They gathered under a cloudless blue sky nearly halfway through spring training. Every player in the Royals organization was in attendance.
The minor-leaguers sat in folding chairs with the major-leaguers standing behind them as general manager Dayton Moore spoke. It was the annual minor-league awards ceremony, and optimism was as abundant as the sunshine.
Moore briefly addressed the future of the organization and how well the farm system would feed the Royals’ needs.
“The publications say one thing,” Moore told them. “The Royals staff says another.”
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The once-vaunted Royals minor-league system is ranked 25th in Major League Baseball by Fox Sports, 26th by ESPN’s Keith Law and 26th by Baseball America. The Just a few years after they had the top farm system in baseball, the Royals don’t have a single player on MLB.com’s Top 100 prospect list.
As the Royals enter a transition year, trying for a third postseason appearance in four years, they are also aware of the need to prepare for a future that may not include their core players.
First baseman Eric Hosmer, third baseman Mike Moustakas, center fielder Lorenzo Cain, shortstop Alcides Escobar and left-handed pitcher Jason Vargas will all be free agents at the conclusion of this season.
What might the Royals look like if those five leave?
According to Cot’s Contracts, the Royals already have $108 million on the payroll for 2018 (including $3.45 million for the late Yordano Ventura). So this projection will look at a starting lineup and pitching staff for the Royals if none of the five return and the team makes no other moves.
Salvador Perez: One of the Royals’ bedrocks, Perez is signed through the 2021 season, at which point he might be making his ninth straight All-Star Game appearance and winning a ninth Gold Glove.
Brandon Moss: While the metrics aren’t kind to Hosmer’s defense, Moss’ numbers are worse. But that’s because he shares time in the field at his natural position in the outfield. But Moss would give the Royals a power bat if he moved here full-time in 2018. If Ryan O’Hearn can continue his ascent through the minors, he could end up at first, but 2018 seems a little early.
Whit Merrifield/Christian Colon: Royals manager Ned Yost has said this spring that the second base job could be a rotation based on matchups in 2017. Well, that could be the case next season as well. Colon is out of options, so it’s also possible that a roster crunch means he’s not with the franchise in the near future.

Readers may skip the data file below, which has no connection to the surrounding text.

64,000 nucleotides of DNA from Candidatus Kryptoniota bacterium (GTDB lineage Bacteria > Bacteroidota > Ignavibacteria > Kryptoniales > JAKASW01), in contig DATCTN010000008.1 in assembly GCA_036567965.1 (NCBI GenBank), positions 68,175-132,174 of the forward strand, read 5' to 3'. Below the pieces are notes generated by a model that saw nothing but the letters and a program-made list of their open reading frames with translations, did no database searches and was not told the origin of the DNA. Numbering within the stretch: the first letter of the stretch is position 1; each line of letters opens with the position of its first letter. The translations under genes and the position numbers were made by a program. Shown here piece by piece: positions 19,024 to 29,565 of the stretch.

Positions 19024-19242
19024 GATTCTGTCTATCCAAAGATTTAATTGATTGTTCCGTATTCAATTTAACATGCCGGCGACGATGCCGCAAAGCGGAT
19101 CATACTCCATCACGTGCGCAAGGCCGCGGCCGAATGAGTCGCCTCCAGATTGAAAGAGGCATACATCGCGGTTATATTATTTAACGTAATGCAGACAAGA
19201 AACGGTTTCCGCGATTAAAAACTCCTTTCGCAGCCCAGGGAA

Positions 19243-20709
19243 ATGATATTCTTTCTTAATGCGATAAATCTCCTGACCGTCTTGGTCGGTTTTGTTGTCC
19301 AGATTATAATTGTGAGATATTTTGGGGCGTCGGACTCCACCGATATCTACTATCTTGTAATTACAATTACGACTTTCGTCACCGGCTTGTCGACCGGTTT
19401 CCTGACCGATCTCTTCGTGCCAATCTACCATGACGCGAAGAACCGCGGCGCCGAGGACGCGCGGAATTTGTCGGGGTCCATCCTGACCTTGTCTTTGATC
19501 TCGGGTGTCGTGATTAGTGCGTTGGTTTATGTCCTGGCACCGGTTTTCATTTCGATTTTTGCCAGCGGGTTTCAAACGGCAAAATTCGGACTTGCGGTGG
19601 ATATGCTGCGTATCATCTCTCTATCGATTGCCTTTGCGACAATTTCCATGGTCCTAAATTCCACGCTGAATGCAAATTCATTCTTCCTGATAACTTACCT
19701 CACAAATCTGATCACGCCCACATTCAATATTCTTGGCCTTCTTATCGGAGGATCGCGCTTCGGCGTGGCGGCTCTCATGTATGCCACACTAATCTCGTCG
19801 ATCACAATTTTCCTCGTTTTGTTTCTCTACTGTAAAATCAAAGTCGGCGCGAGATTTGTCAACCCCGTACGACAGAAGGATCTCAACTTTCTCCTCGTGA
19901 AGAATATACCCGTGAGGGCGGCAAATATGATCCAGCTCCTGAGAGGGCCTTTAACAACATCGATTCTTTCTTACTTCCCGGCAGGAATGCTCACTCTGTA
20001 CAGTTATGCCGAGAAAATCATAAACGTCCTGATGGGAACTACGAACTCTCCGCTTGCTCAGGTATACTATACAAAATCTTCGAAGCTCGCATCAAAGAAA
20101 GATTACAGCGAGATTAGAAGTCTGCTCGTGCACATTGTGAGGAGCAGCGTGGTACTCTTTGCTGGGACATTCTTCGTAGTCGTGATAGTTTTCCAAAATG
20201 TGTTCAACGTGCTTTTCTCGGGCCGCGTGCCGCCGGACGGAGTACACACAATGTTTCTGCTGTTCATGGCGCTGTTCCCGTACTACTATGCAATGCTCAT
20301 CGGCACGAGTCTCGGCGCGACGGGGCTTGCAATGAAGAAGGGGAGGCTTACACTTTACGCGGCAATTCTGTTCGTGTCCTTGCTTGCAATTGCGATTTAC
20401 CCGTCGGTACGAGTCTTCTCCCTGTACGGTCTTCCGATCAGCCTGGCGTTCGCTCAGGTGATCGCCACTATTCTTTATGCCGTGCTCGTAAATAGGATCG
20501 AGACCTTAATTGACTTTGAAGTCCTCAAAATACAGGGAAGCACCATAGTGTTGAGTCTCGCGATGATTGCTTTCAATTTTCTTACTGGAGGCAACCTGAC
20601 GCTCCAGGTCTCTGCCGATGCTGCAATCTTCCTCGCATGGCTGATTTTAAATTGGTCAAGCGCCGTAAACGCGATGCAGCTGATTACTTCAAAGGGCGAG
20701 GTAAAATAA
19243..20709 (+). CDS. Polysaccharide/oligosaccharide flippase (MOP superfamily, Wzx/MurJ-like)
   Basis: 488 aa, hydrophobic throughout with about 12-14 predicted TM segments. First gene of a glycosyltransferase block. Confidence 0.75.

Raul Mondesi: The Royals have long viewed Mondesi as their future starting shortstop, and that day should come no later than Opening Day 2018. Mondesi’s strong showing this spring has earned him the starting job at second base this season, but he’s their long-term solution at shortstop.
Hunter Dozier: In 2016, Dozier had the best offensive showing in his four minor-league seasons, hitting 23 homers and collecting 75 RBIs with an .899 on-base-plus slugging percentage, mostly at Class AAA Omaha. Dozier won the Royals’ top minor-league hitting award and had a very good spring. Cheslor Cuthbert would then be a utility infielder.
Alex Gordon: The 2018 season will be Year Three of the contract that Gordon signed not long after the Royals won the World Series. He struggled mightily last year. A rebound in 2017 would not only help the cause this summer but would also make everyone feel better about where things stand going into 2018.
Paulo Orlando: On Opening Day 2018, Orlando will be 32. That’s not old by any means, but it’s hard to see him as a long-term solution here. Orlando has great speed, though, and if he can build on a promising 2016 season, he would be a natural to become the center fielder if the Royals don’t make another move. But if they do sign someone, center field seems like it would be a priority.
Jorge Soler: When the Royals traded All-Star closer Wade Davis to the Cubs, they knew Soler would be someone who’d be in the lineup for at least the next four seasons. The Royals will be depending on Soler to be a key contributor in 2018.
Jorge Bonifacio: This spring, Yost said Bonifacio is a guy who could play in the majors right now. But Bonifacio is currently blocked at the major-league level because he’s an outfielder, and the Royals have plenty of those. If there’s a free-agent exodus out of KC, Bonifacio would make sense as the team’s designated hitter in 2018. Should Peter O’Brien carries over his power numbers from spring training to Class AAA Omaha this season, he’s another DH candidate.
Danny Duffy, Ian Kennedy, Jason Hammel, Travis Wood, Nate Karns: When the Royals break camp, Wood and/or Karns will be headed to the bullpen; they are in the running to be the fifth starter this year with Chris Young. But it’s likely that both will be in the 2018 rotation. All five of these pitchers are under contract next season, but Kennedy has an opt-out clause, so he could leave after this year. The guess here is that doesn’t happen.
Kelvin Herrera, Matt Strahm, Kyle Zimmer, Joakim Soria, Josh Staumont, Scott Alexander, Brian Flynn: The hope for the Royals is that Zimmer can make it to the big-league club this summer. If that happens, there’s a good chance he would be in the bullpen out of camp in 2018 and eventually move to a starter’s role if needed. Ditto for Staumont, who has an electric arm. And Strahm could end up in the rotation eventually, too.